The BQE Reconstruction Project and Design-Build Authorization

Mar 12

BQE Triple Cantilever is deteriorating rapidly

The BQE triple cantilever is nearly a quarter century beyond its design life, and to make matters worse, the wear-and-tear from 150,000 vehicles daily, road salt, and water penetration are accelerating its deterioration. Since ongoing repairs are costly, but do not address the highway’s initial design deficiencies, only major reconstruction will extend its life 50-75 years. Its reconstruction will take more than five years to complete starting in the2020s at a cost of nearly $2 billion. NYCDOT has determined that by 2026 the segment from Atlantic Avenue to Sands Street, including the triple cantilever, will no longer support the weight of trucks. If the reconstruction is not completed by then, 16,000 trucks daily will have to be re-routed onto local streets. Their diversion will create massive traffic congestion and imperil the health and safety of residents throughout Brooklyn. An implementation approach, called Design-Build, which is in widespread use nationally, would allow the project to be completed before this diversion becomes necessary and at a significant cost savings. Its use must be authorized by the State legislature, which has not yet passed this measure.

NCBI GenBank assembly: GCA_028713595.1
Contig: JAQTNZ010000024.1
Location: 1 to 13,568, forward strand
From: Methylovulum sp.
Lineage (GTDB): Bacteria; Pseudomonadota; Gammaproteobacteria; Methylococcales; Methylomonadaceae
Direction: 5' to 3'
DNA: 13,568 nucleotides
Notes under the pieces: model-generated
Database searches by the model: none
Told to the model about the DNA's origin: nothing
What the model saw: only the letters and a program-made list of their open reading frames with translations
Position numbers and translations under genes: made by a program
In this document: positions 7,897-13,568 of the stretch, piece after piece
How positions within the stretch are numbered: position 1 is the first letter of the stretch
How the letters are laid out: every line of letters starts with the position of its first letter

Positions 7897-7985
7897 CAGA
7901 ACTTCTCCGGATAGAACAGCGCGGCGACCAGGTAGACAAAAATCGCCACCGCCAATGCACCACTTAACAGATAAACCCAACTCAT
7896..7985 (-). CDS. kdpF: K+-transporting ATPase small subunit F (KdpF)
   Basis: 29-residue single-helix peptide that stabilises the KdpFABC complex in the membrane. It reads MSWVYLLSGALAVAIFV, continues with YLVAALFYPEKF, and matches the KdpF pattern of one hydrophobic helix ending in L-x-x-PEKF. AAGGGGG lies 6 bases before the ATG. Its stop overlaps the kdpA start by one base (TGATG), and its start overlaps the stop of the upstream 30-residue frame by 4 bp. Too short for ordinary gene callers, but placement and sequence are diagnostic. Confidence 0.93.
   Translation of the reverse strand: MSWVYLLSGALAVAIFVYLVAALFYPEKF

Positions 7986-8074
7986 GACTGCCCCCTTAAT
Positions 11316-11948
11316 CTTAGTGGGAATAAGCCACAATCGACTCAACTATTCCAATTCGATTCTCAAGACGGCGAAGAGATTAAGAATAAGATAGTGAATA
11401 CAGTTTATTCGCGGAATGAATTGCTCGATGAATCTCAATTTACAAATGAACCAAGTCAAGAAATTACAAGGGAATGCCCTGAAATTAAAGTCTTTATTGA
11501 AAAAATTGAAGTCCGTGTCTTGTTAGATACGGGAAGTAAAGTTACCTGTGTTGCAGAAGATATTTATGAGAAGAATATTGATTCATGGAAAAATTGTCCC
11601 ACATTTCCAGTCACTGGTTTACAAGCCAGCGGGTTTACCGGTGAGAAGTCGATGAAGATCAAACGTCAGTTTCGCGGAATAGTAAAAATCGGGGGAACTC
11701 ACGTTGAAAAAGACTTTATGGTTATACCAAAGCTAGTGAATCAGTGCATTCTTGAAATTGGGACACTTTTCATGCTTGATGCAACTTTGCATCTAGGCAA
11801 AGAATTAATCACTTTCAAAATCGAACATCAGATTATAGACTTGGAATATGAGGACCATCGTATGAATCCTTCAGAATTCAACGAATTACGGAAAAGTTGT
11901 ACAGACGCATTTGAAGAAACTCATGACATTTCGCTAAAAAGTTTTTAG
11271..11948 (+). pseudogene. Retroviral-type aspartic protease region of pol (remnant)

Design-Build vs. Design-Bid-Build

A key challenge facing NYCDOT is which of the two alternative approaches to implementing the BQE Reconstruction Project it can employ: Design-Bid-Build vs. Design-Build. Under the traditional Design-Bid-Build approach, NYCDOT would hire a consulting firm to design the project and prepare a bid package, followed by a bidding phase in which contractors would submit qualifications and their bids to undertake the reconstruction. Once the contract has been awarded, negotiated and executed, construction would begin. By contrast, the Design-Build approach skips the intermediate bid process, since both design and construction are undertaken by a single entity, typically a consortium, with expertise in both areas. To ensure that NYCDOT would get a fair price, the Design-Build contract would be awarded competitively.

There are many advantages to a Design-Build approach for the BQE Project. The elimination of the bid phase would save at least two years, which reduces inflationary costs. Equally important, Design-Build also eliminates the inherent conflict between the designer and the builder found in the Design-Bid-Build approach, which leads to delays due to design disputes, the need to negotiate contract changes, and the potential for lawsuits over disputes. The Design-Build approach also allows the consortium to evaluate cost saving designs by performing value engineering at an early stage of design and to more rapidly change design when unexpected conditions are found. NYCDOT has estimated that Design-Build will save $113 million on the BQE Reconstruction Project.

The Urgency Behind State Authorization of the Design-Build Approach

NYCDOT cannot use the Design-Build approach without State authorization. While the Legislature has authorized eight State agencies and authorities to use Design-Build, it has balked at extending this privilege to New York City. While the Assembly passed this measure last year, it has failed to come up for a vote in the Senate despite the experience of the NYS Department of Transportation, which has used Design-Build to construct the new Koskiuszko and Mario Cuomo Bridge, formerly the Tappan Zee Bridge, in record time and at great savings.